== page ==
Explaining heterogeneity in utility functions by individual differences in decision modes
The curvature of utility functions varies between people. We suggest that there is a relationship between individual differences in preferred decision mode (intuition vs. deliberation) and the curvature of the individual utility function. If a person habitually prefers a deliberative mode, the utility function should be nearly linear, while it should be curved when a person prefers the intuitive mode. In this study the utility functions of the subjects were assessed using a lottery-based elicitation method and related to a measurement of the habitual mode preference for intuition and deliberation. Results confirm that people who prefer the deliberative mode have a utility function that is more linear than for people who prefer the intuitive mode. Our findings indicate a stronger affective bias of subjective values in intuitive than deliberate decision makers. While deliberative decision makers may have rather used the stated values, intuitive decision makers may have additionally integrated affective reactions towards the stimuli into the decision.
|Date of creation:||21 Jun 2005|
|Date of revision:|
|Contact details of provider:|| Postal: |
Web page: http://www.mea.mpisoc.mpg.de/
|Order Information:|| Email: |
Please report citation or reference errors to , or , if you are the registered author of the cited work, log in to your RePEc Author Service profile, click on "citations" and make appropriate adjustments.:
- Peter H. Farquhar, 1984. "State of the Art---Utility Assessment Methods," Management Science, INFORMS, vol. 30(11), pages 1283-1300, November.
- Markus Glaser & Martin Weber, 1990.
"Overconfidence and trading volume,"
The Geneva Risk and Insurance Review,
Palgrave Macmillan, vol. 32(1), pages 1-36, January.
- Glaser, Markus & Weber, Martin, 2005. "Overconfidence and Trading Volume," SIFR Research Report Series 40, Institute for Financial Research.
- Glaser, Markus & Weber, Martin, 2003. "Overconfidence and Trading Volume," CEPR Discussion Papers 3941, C.E.P.R. Discussion Papers.
- Glaser, Markus & Weber, Martin, 2003. "Overconfidence and Trading Volume," Sonderforschungsbereich 504 Publications 03-07, Sonderforschungsbereich 504, Universität Mannheim;Sonderforschungsbereich 504, University of Mannheim.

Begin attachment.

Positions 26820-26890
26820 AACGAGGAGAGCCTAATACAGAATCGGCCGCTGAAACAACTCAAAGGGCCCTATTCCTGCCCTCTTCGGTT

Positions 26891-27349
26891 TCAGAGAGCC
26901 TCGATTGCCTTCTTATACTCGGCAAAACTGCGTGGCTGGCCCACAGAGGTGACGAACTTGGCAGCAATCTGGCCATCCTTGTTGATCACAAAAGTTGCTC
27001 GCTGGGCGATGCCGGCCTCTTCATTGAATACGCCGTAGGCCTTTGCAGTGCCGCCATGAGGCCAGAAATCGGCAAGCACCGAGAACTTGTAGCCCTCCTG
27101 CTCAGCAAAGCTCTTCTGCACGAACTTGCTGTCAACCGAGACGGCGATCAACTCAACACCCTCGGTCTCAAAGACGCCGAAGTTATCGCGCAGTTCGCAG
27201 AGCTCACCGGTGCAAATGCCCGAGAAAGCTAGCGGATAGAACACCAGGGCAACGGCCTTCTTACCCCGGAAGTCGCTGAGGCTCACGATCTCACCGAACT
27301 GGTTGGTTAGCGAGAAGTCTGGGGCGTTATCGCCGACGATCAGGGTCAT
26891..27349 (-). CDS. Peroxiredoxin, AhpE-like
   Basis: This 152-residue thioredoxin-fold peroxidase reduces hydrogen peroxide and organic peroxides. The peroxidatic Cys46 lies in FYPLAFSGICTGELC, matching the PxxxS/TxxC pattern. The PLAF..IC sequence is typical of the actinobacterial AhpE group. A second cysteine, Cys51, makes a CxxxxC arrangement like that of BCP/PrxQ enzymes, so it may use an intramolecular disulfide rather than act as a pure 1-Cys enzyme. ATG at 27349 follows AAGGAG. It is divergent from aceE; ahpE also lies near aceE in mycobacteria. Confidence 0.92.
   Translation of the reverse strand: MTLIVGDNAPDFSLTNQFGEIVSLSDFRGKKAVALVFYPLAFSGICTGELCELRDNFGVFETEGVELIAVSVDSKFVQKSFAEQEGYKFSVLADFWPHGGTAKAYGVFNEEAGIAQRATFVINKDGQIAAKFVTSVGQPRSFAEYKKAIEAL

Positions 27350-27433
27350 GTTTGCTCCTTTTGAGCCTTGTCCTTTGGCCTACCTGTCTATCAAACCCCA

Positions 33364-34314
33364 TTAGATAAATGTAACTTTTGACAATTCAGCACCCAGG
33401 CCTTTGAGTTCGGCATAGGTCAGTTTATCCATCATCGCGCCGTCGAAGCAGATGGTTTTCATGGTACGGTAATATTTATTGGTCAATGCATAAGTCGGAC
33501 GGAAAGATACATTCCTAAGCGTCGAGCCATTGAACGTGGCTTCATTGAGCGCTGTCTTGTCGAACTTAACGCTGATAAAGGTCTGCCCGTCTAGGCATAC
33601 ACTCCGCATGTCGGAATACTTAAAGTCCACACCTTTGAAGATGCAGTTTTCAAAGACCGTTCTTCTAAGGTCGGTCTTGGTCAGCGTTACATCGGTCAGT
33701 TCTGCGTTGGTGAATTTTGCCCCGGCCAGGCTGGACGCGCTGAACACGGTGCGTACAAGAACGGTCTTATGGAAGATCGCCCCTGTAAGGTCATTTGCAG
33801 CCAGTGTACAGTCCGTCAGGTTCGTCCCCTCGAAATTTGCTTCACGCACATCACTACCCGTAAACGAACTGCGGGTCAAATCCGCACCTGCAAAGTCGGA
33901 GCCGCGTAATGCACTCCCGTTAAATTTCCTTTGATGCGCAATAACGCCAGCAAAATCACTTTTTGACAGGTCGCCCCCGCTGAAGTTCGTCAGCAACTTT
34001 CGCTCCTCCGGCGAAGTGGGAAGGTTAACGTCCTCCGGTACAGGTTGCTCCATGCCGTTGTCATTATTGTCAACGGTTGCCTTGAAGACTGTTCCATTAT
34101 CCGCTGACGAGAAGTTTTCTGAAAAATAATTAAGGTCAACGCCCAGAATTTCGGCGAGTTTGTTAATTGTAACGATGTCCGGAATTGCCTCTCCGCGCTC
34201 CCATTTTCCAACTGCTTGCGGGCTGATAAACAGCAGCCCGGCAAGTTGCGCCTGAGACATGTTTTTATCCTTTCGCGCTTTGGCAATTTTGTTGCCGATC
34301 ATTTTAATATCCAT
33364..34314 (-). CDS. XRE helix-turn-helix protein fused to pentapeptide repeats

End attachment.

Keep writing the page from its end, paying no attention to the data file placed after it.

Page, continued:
- Tversky, Amos & Kahneman, Daniel, 1992. " Advances in Prospect Theory: Cumulative Representation of Uncertainty," Journal of Risk and Uncertainty, Springer, vol. 5(4), pages 297-323, October.
- Wright, William F. & Bower, Gordon H., 1992. "Mood effects on subjective probability assessment," Organizational Behavior and Human Decision Processes, Elsevier, vol. 52(2), pages 276-291, July.
- Kahneman, Daniel & Tversky, Amos, 1979.
"Prospect Theory: An Analysis of Decision under Risk,"
Econometric Society, vol. 47(2), pages 263-91, March.
- Amos Tversky & Daniel Kahneman, 1979. "Prospect Theory: An Analysis of Decision under Risk," Levine's Working Paper Archive 7656, David K. Levine.
- Peter Wakker & Daniel Deneffe, 1996. "Eliciting von Neumann-Morgenstern Utilities When Probabilities Are Distorted or Unknown," Management Science, INFORMS, vol. 42(8), pages 1131-1150, August.
- Loewenstein, George & O'Donoghue, Ted, 2004. "Animal Spirits: Affective and Deliberative Processes in Economic Behavior," Working Papers 04-14, Cornell University, Center for Analytic Economics.
- Mano, Haim, 1994. "Risk-Taking, Framing Effects, and Affect," Organizational Behavior and Human Decision Processes, Elsevier, vol. 57(1), pages 38-58, January.
- Johnson, Eric J. & Payne, John W. & Bettman, James R., 1988. "Information displays and preference reversals," Organizational Behavior and Human Decision Processes, Elsevier, vol. 42(1), pages 1-21, August.
- Mohammed Abdellaoui, 2000. "Parameter-Free Elicitation of Utility and Probability Weighting Functions," Management Science, INFORMS, vol. 46(11), pages 1497-1512, November.
- Fetherstonhaugh, David, et al, 1997. "Insensitivity to the Value of Human Life: A Study of Psychophysical Numbing," Journal of Risk and Uncertainty, Springer, vol. 14(3), pages 283-300, May-June.
When requesting a correction, please mention this item's handle: RePEc:mea:meawpa:05078. See general information about how to correct material in RePEc.
For technical questions regarding this item, or to correct its authors, title, abstract, bibliographic or download information, contact: (Henning Frankenberger)
If references are entirely missing, you can add them using this form.